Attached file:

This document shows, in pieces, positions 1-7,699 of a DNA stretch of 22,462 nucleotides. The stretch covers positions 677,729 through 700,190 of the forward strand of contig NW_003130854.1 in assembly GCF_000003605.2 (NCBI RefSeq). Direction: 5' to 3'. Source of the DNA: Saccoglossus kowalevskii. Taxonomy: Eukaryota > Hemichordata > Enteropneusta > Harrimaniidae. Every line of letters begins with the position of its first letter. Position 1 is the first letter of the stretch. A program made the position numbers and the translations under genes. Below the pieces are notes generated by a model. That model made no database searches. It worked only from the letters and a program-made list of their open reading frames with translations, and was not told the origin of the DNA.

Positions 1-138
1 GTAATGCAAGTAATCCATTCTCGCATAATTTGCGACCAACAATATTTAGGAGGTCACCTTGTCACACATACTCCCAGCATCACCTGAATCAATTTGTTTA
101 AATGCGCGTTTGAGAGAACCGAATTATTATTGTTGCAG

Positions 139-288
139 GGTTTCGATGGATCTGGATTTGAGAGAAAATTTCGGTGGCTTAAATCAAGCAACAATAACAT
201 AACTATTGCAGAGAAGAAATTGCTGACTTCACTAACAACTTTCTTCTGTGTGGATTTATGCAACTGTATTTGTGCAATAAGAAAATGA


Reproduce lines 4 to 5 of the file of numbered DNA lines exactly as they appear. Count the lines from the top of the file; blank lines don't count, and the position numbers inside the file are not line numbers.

101 AATGCGCGTTTGAGAGAACCGAATTATTATTGTTGCAG

Positions 139-288